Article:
Playwriting

Playwriting Exercise: A Little Word Means a Lot

Hmmm, here's another exercise. Think of one word that means a car that is made up of a bunch of other cars. How would you sell that car? Write the ad copy?

Hmmm, here’s another exercise. Think of one word that means a car that is made up of a bunch of other cars. How would you sell that car? Write the ad copy?

This article gives a list of words that have no English equivalent.  The reason for that is that they don’t translate into one word, they mean sentences or phrases. For example:

  • In Swedish the word Lagom means not too much, and not too little, but just right.
  • And in Ghana there is actually a word that means “move hot food around in your mouth.”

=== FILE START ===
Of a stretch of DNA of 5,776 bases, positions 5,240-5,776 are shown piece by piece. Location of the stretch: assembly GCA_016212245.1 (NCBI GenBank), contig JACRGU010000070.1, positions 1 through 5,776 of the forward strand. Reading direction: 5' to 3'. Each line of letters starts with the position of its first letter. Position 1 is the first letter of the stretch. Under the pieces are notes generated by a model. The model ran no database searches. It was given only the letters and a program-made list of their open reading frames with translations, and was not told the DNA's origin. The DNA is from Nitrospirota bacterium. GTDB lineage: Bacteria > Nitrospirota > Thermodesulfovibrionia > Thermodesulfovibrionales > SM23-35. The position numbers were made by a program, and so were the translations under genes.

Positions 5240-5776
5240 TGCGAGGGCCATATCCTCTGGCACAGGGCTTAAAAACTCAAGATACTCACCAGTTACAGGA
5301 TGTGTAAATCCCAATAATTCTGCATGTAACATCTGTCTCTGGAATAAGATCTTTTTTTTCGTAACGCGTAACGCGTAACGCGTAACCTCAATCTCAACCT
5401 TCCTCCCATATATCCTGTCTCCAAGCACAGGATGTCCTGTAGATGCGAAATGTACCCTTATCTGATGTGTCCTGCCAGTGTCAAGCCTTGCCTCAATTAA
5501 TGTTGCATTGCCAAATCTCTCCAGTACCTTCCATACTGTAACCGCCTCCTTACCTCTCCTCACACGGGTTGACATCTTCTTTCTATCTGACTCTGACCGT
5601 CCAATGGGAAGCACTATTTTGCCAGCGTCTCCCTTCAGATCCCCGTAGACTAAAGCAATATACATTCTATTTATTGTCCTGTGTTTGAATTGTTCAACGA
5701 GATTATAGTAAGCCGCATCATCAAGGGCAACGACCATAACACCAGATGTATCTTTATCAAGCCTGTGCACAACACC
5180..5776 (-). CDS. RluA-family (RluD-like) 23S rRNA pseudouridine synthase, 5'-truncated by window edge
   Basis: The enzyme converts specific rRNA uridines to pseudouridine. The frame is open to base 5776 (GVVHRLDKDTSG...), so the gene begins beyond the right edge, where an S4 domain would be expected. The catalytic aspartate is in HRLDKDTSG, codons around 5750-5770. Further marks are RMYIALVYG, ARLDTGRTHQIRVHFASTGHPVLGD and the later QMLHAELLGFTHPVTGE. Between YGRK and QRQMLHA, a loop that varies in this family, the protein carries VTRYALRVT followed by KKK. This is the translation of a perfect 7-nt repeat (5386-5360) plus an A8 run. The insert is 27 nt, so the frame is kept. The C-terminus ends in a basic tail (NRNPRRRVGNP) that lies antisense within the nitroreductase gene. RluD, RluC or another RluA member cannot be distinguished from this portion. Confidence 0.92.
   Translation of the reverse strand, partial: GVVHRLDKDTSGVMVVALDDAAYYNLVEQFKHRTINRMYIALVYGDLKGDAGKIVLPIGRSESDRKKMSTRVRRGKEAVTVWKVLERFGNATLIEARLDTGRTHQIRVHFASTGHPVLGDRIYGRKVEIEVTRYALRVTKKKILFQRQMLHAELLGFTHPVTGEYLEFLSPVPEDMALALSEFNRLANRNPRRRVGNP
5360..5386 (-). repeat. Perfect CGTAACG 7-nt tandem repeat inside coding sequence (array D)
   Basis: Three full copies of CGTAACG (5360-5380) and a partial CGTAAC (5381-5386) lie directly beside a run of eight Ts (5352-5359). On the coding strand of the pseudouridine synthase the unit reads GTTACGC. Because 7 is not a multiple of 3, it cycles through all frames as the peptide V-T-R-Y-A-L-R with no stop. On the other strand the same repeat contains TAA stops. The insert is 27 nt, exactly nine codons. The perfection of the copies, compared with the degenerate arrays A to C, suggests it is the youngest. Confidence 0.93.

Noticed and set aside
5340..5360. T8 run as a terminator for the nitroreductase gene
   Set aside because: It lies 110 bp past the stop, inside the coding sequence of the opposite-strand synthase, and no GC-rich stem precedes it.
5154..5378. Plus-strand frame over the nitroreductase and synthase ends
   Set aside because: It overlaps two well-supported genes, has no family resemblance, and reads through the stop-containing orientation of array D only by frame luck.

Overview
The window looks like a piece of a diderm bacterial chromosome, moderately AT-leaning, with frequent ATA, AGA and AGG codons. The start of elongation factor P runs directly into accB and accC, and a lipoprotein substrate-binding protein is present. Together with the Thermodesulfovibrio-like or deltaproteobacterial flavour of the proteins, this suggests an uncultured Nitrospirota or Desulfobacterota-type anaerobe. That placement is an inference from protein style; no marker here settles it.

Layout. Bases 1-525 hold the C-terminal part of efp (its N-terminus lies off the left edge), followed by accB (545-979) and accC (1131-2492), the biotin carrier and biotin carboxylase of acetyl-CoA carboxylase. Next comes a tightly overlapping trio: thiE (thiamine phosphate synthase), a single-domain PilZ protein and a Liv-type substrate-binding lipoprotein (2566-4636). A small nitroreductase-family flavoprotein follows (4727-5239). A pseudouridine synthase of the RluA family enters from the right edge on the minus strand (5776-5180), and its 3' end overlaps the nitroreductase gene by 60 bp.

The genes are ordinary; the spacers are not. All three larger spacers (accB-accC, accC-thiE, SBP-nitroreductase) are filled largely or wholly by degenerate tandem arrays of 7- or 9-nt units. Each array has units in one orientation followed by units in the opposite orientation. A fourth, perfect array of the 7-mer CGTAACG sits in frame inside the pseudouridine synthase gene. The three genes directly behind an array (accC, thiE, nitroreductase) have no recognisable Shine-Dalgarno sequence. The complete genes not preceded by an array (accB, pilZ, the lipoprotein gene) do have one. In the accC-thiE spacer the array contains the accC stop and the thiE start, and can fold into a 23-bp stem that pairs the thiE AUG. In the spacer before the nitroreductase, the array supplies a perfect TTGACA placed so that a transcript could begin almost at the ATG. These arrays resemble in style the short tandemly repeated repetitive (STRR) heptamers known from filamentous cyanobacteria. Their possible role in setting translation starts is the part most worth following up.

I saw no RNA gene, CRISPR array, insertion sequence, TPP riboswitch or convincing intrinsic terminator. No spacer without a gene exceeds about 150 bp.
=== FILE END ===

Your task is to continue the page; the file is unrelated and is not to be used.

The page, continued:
This is a pretty awesome concept – the word that means a sentence. Sounds perfect for a writing exercise!

  • Make up a word that means a sentence. Your best best is to centre it on an emotion, that’ll work well for a scene. For example, make up a word that means, “I love you but I’m not in love with you.” Or, “I want to be angry with you, but you’re family.” 
  • Use your new word in a short scene – one page, two characters, one location.
  • How does condensing a sentence into a word work in dialogue? Does it have more impact or less?

About the author

Lindsay Price